Dakota Datebook | Prairie Public Broadcasting

Dakota Datebook

6:42 am, 8:42 am, 3:50 pm*, 5:44 pm, and 7:50 pm* CT
  • Hosted by Prairie Public

Sitting Bull to Phil Jackson, cattle to prairie dogs, knoefla to lefse. Dakota Datebook radio features air weekdays at 6:42 am, 8:42 am, 3:50 pm*, 5:44 pm, and 7:50 pm* CT on Prairie Public. Find the 2003-2017 archives here.

*These airtimes during Main Street may vary.

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Dakota Datebook is generously funded by the North Dakota Humanities Council, a nonprofit, independent state partner of the National Endowment for the Humanities. Any views, findings, conclusions, or recommendations expressed in the program do not necessarily reflect those of the North Dakota Humanities Council or the National Endowment for the Humanities.

Signs of Winter

Jan 14, 2020

Before there was a weather channel or a weather app for your smartphone, people looked to nature to predict the weather. Animals were considered reliable forecasters. If there was more orange than black on a woolly-bear caterpillar, the winter would be mild. More black than orange meant a hard winter was in store. If horses grew a thick coat early in the fall, winter would come early, with cold temperatures and lots of snow. The early migration of geese, ducks, and monarch butterflies predicted the same. And if the snowy owl arrived early, that was also a warning of a cold, hard winter.

[Dakota Datebook: 100 Years of Women Voting is produced in cooperation with the North Dakota Woman Suffrage Centennial Committee.]

Multiple attempts for women’s suffrage were made in Dakota Territory and North Dakota before the approval and passage of the 19th Amendment in 1919. One of the first occurred during the eighth territorial session, held December 1868 to January 1869.

Dakota Woodturners

Jan 10, 2020

Many people are familiar with the art of the pottery wheel. However, people are less familiar with the art of woodturning -- the process of carving a piece of wood with hand tools while spinning it on a lathe. Through doing this, people can make all sorts of things, like candlesticks, lamps, bowls, spindles, thimbles, and even chess pieces.

Snowbound Ball

Jan 9, 2020

A series of Northern Pacific passenger trains pulled into Fargo in the early morning hours on this date in 1910. The seven east-bound trains had been scheduled to arrive in Fargo three days earlier. Rumors of their whereabouts had circulated through the city, as nervous friends and family members feared the worst for the train’s passengers. With a blizzard raging through Montana and rumors of a horrific train wreck blocking the Northern Pacific’s lines, many imagined the passengers huddling for warmth within the confines of the train cars or even worse.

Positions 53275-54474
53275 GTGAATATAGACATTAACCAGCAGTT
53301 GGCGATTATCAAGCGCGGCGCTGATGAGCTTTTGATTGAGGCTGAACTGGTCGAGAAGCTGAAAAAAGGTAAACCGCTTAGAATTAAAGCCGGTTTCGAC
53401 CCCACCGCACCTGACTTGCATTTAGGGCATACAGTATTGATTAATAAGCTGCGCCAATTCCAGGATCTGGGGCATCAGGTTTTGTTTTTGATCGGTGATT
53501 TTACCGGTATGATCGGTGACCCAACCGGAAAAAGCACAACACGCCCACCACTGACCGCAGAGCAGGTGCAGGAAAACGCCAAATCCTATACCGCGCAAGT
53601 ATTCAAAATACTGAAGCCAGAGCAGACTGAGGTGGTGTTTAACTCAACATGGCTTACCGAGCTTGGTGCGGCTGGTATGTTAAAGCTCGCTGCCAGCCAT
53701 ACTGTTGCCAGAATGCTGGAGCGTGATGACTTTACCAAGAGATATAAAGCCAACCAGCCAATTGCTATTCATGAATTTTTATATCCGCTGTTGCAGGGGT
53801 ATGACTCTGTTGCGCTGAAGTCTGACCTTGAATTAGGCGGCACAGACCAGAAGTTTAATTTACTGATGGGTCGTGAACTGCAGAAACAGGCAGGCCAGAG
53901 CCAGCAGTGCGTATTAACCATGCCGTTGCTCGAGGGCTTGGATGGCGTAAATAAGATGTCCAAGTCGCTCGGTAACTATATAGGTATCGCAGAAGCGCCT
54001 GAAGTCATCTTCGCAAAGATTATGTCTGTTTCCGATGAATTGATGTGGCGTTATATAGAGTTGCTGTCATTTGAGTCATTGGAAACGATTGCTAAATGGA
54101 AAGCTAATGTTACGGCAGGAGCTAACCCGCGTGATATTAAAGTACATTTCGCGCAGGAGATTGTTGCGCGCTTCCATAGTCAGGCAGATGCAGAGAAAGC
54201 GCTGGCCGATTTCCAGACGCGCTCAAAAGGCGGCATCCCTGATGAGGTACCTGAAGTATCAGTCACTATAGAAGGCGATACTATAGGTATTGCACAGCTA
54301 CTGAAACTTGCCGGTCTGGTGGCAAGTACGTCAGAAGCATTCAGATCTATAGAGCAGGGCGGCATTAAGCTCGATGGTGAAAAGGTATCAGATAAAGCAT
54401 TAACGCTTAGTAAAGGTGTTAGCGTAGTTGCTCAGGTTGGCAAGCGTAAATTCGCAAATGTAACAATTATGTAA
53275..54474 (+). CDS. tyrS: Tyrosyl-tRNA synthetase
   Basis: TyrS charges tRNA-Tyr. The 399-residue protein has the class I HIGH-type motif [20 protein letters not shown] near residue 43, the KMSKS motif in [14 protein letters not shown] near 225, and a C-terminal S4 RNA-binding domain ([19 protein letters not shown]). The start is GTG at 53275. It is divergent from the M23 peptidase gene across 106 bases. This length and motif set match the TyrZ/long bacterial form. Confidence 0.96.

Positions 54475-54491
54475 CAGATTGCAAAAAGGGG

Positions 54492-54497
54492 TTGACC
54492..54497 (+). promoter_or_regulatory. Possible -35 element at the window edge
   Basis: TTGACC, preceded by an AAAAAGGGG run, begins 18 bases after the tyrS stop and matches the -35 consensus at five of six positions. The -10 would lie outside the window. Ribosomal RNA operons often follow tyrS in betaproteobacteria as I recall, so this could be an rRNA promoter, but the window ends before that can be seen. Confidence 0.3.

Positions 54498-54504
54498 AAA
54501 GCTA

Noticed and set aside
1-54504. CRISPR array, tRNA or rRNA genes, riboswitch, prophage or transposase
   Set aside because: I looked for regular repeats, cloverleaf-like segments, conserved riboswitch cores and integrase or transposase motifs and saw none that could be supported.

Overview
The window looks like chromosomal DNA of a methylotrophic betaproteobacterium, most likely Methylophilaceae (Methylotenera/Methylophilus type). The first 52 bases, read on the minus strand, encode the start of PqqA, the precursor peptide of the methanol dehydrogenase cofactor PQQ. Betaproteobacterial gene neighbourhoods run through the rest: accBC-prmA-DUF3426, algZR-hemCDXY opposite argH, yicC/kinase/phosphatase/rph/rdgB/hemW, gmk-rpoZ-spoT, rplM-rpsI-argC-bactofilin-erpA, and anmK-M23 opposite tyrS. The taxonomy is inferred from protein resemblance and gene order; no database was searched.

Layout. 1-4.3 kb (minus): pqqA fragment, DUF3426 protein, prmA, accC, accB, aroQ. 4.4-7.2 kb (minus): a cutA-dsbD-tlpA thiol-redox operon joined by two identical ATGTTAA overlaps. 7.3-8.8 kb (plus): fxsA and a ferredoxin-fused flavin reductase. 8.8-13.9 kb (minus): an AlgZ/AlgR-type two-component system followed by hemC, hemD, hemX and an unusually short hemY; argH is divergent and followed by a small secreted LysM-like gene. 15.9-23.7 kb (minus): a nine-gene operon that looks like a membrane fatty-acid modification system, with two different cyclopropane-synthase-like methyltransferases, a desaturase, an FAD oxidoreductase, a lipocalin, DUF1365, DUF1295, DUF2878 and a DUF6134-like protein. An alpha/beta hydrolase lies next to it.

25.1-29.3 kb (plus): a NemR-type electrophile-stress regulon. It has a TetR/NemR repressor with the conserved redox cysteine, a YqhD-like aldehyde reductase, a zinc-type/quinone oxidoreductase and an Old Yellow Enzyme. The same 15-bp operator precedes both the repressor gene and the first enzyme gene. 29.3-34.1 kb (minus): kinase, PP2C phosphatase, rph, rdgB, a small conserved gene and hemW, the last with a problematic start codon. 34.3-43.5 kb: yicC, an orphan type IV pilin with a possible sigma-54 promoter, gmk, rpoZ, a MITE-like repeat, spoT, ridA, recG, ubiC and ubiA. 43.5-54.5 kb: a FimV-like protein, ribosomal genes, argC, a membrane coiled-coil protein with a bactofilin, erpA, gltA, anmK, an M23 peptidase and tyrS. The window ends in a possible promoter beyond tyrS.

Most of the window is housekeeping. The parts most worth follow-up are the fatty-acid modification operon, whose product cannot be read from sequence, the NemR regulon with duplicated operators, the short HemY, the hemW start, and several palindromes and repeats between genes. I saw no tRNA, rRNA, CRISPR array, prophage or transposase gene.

Even though World War I ended the previous November, mail service from Europe in early 1919 remained slow. The mail from troops still had to go through censors, and mail was not the highest priority for transportation. It often took weeks for a letter to get from the writer to the reader. Americans were still getting letters written back in November when, as one soldier wrote, there was much to be thankful for. He imagined the festivities in America celebrating the end of the war and said, “Joy there could not have surpassed it here.”

North Dakotans witnessed the first peaceful transfer of power between governors on this date in 1891. Governor John Miller was the state’s first governor and did not seek a second term in 1890. He was succeeded by Andrew Burke, a Republican and a former treasurer of Cass County. The state was young – President Harrison had proclaimed statehood just 14 months prior.

Mattie Grinnell

Jan 6, 2020

If you grew up around North Dakota, you’ve heard of the Mandan tribe, and you might even be a member. What you may not know, is that the last full-blooded Mandan was Mattie Grinnell, who lived to be 108 years old. She died on this date in 1975. She passed in Twin Buttes in the home of her daughter, Rose Fournier. Living over a century, Grinnell saw many changes in her time.

Hard Times

Jan 3, 2020

North Dakota’s history has always had booms and busts – robust settlement in the days of Dakota Territory, the hardships of the Great Depression, oil booms and oil busts. In the 1980s, the state was wracked by the farm crisis and drought. Small towns were shrinking as people moved away. North Dakota had more residents in 1930 than in 2000.

On this date in 1982 Lawrence Welk kicked-off the New Year with his 31st and last season on television. Although 1982 closed out Welk’s television career, he is still a TV staple, with his programs still running on many public broadcasting stations.

Many Baby Boomers recall the years when automobiles did not have seatbelts. A 1964 public-service song became a brain-worm: “Buckle-up for safety, always buckle up. Show the world you care, use it everywhere. Buckle-up for safety. When you're driving – Buckle-Up!”